AWZI Houtrust

The Houtrust waste water treatment plant (WWTP) was originally built in 1967. It was partially renovated in 1988 and 1995 to meet the (environmental) demands of that time.

Process explanation

1. Remove large solid materials
The Houtrust waste water treatment plant (WWTP) was originally built in 1967. It was partially renovated in 1988 and 1995 to meet the (environmental) demands of that time. Even so, around 2000 the treatment plant was showing its age and was no longer capable of effectively treating the waste water flow from the homes and companies in The Hague. Moreover, the plant could not meet the more stringent European requirements for nitrogen removal. This was sufficient reason to totally refurbish this waste water treatment plant. In 2007 and 2008, the Houtrust WWTP was drastically renovated. With the current treatment capacity of 430,000 pollution equivalents (p.e.) the plant is able to treat the waste water from the residents and companies of The Hague and surrounding areas. On a site that covers 5 hectares, the Houtrust WWTP can treat on average almost 79,000 cubic metres of waste water a day, in other words the capacity of more than 2,600 trucks.

The biological waste water treatment process is as ingenious as it is simple: we employ billions of micro-organisms that do the actual work for us, they literally consume the waste material in the water. In fact this is exactly what happens in nature, but here in a controlled way and on a large scale.

The entire treatment process is fully automated. The operator can log in remotely and, if required, intervene. Pumping stations transport the waste water from the municipalities to the WWTP.

Immediately on arrival, remove the large solid materials (paper, plastic, wood, textiles) from the waste water. After being cleaned, this waste material is stored in containers and transported to a waste incineration plant outside of the WWTP.

2. Pre-sedimentation tanks
In the pre-sedimentation tanks, the waste water is brought to rest, floating material (oils and fats) is skimmed off and heavier, non-soluble particles (sediment) settle to the bottom to form a layer of sludge. This so-called ‘primary sludge’ is transported to the sludge treament plant and does not return to the water treatment process.

3. Activated sludge
The activated sludge system is the heart of the biological treatment process. This system contains large numbers of micro-organisms – ‘activated sludge’ – that alternately with and without aeration are continually in contact with the waste water.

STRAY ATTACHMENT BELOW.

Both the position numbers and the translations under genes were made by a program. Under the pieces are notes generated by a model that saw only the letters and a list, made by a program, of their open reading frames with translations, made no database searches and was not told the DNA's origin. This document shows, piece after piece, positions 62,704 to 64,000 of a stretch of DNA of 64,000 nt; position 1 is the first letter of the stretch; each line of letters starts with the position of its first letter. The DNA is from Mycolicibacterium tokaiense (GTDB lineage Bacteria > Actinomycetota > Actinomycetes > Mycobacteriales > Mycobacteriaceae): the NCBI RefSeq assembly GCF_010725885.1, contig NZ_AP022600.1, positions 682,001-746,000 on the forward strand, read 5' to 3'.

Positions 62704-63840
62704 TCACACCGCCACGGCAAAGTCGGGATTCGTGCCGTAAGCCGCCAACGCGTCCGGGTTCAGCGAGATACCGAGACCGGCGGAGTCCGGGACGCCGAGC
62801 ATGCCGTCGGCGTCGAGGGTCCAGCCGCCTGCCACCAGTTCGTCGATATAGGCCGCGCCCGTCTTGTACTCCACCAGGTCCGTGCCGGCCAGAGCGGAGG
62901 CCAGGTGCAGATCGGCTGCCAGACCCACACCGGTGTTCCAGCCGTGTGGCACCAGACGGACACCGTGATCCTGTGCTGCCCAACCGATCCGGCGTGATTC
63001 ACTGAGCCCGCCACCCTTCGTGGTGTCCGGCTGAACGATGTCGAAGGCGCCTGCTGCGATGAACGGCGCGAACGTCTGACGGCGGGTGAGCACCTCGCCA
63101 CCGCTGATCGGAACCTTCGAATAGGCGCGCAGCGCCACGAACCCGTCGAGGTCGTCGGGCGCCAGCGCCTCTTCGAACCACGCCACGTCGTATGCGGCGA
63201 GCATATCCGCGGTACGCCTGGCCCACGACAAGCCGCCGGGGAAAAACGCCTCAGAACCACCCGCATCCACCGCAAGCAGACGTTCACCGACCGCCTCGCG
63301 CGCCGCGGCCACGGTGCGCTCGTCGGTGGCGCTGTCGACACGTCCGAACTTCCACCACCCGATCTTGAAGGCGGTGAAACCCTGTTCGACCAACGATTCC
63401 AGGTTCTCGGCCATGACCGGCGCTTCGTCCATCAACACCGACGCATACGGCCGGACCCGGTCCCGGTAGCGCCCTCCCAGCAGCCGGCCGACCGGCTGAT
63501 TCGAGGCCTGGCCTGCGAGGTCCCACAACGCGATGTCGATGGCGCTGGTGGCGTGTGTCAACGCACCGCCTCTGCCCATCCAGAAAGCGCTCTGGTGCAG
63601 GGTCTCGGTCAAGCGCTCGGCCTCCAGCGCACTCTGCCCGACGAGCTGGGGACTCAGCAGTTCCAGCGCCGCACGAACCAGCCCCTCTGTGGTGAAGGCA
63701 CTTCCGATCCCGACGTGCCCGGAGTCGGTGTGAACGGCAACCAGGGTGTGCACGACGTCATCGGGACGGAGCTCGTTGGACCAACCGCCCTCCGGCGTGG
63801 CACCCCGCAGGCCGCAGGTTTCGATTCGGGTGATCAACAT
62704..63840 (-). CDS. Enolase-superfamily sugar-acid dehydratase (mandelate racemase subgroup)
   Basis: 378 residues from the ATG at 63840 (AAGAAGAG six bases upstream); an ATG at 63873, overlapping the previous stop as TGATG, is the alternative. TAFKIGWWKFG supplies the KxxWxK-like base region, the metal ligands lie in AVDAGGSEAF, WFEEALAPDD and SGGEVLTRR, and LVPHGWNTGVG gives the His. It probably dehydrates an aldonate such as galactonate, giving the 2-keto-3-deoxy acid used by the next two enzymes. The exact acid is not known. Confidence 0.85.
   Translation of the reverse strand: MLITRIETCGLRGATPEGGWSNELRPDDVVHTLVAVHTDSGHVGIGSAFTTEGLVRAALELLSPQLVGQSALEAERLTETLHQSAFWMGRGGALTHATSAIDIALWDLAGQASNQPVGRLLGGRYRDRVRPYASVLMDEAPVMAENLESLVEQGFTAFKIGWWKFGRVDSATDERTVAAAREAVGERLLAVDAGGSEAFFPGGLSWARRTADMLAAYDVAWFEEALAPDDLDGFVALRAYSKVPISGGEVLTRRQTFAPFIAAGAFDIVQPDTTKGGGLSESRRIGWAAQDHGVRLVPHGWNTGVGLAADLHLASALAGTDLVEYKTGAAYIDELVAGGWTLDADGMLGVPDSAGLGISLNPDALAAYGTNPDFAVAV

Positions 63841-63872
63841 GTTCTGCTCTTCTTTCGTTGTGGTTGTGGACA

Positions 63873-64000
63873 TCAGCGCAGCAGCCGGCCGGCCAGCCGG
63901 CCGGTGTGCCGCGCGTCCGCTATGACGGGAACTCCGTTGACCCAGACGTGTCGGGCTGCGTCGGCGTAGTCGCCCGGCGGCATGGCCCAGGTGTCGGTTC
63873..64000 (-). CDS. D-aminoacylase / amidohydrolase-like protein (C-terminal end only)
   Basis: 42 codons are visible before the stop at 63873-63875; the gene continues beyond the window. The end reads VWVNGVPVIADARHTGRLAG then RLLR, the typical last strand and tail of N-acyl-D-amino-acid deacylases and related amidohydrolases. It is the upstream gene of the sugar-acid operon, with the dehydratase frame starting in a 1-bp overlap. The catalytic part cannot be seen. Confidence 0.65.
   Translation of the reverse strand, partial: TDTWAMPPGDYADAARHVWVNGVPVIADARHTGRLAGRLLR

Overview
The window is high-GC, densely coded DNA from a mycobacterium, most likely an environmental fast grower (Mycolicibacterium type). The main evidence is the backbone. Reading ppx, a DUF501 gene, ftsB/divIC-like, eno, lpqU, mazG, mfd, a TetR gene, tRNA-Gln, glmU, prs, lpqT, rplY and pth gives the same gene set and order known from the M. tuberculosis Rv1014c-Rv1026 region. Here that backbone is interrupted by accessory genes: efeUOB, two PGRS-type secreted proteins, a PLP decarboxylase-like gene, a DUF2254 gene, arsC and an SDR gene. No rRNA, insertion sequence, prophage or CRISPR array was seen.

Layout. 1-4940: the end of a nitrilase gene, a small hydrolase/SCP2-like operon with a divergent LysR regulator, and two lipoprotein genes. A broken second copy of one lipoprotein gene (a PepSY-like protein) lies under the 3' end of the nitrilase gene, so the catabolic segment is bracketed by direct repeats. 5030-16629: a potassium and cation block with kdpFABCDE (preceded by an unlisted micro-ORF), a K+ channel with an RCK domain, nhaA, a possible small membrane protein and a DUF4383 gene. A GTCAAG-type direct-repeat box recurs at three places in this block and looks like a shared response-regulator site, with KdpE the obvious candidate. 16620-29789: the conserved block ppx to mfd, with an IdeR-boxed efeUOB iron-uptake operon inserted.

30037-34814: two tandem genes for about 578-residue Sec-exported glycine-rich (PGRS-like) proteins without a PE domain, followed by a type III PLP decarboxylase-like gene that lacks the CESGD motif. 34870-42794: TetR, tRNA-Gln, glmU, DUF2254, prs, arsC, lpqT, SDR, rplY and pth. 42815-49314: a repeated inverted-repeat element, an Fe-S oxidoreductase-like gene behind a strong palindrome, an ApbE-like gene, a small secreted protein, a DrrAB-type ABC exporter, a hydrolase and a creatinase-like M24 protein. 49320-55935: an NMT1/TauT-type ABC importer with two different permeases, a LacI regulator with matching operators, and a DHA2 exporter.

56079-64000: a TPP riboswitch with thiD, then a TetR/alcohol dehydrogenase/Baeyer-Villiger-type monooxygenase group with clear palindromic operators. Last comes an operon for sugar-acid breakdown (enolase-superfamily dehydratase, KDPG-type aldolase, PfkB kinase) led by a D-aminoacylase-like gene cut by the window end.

4. Biological treatement
These steps remove approximately 80% of the nitrogen and phosphate compounds and more than 90% of the organic contamination.

5. Post-sedimentation
After this biological process, the sludge/water mix comes to rest in the post-sedimentation tanks, where the activated sludge – containing the micro-organisms that consumed most of the contamination in the waste water – settles to the bottom and is partly returned to the biological tanks (3) where it is used once more. It is extremely important that the waste water remains sufficiently long in the post-sedimentation tanks, to allow the activated sludge sufficient time to settle to the bottom. The treated waste water (effluent) flows to the effluent pumping station to be transported further.

6. Primary sludge thickening
The primary sludge (6) from the pre-sedimentation tanks (Sludge Flow 1) and the surplus activated sludge from the post-sedimentation tanks (Sludge Flow 2) are thickened, in order to remove as much water as possible. The sludge then goes to the digestion tank.

7. Fermentation process
In the digestion tank the sludge partially decomposes at a temperature of 35ºC. During this fermentation process, biogas is released.

8. Generating energy
The produced biogas is used to operate the gas engines that generate heat and electricity for the treatment plant. The generated energy supplies over 40% of the plant’s own energy needs.

9. Dewatering sludge and transport
After the sludge has fermented sufficiently, the remaining mass is dewatered in the sludge dewatering centrifuges, which results in a concentrated waste product. Trucks – around thirteen full trucks each week – transport this dewatered sludge to the HVC sludge incineration plant in Dordrecht, which is jointly owned by various water boards and municipalities.

10. Air treatment
WWTP Houtrust is equipped with 3 air treatment installations, one for the pre-treatment area, one for the sludge treatment area and one for the sludge loading area. The first one is a gas scrubber, where air is brought into contact with the air, while chemicals are added. The second one is a biological filter and the air treatment of the sludge loading area comprises of 4 active carbon filters.

The cleaned air, in total 80.000 m3 per hour, is finally discharged through a stack, under stringent emission requirements.

11. Energy
In order to have the biological treatment process perform properly, oxygen will have to be added to the water. This is realized by blowing air into the aeration tanks. The blowers that take care of the air supply, are large energy consumers in the WWTP. On top of that, the treated waste water, together with the treated waste water from WWTP Harnaschpolder, has to be pumped through a 2.5 kilometer long discharge main, far from the coast into the Northsea.

The required electricity for the treatment of the incoming waste water and the transport of the treated waste water to the Northsea, is partly supplied by the energy company and is partly generated by our own generators. The methane gas, used for the generators, is produced in the digesters using the sludge streams from the WWTP. The gas driven generators have sufficient capacity to still fully treat all incoming waste water in 90% of the time, in case of an interruption of the electricity supply by the energy company.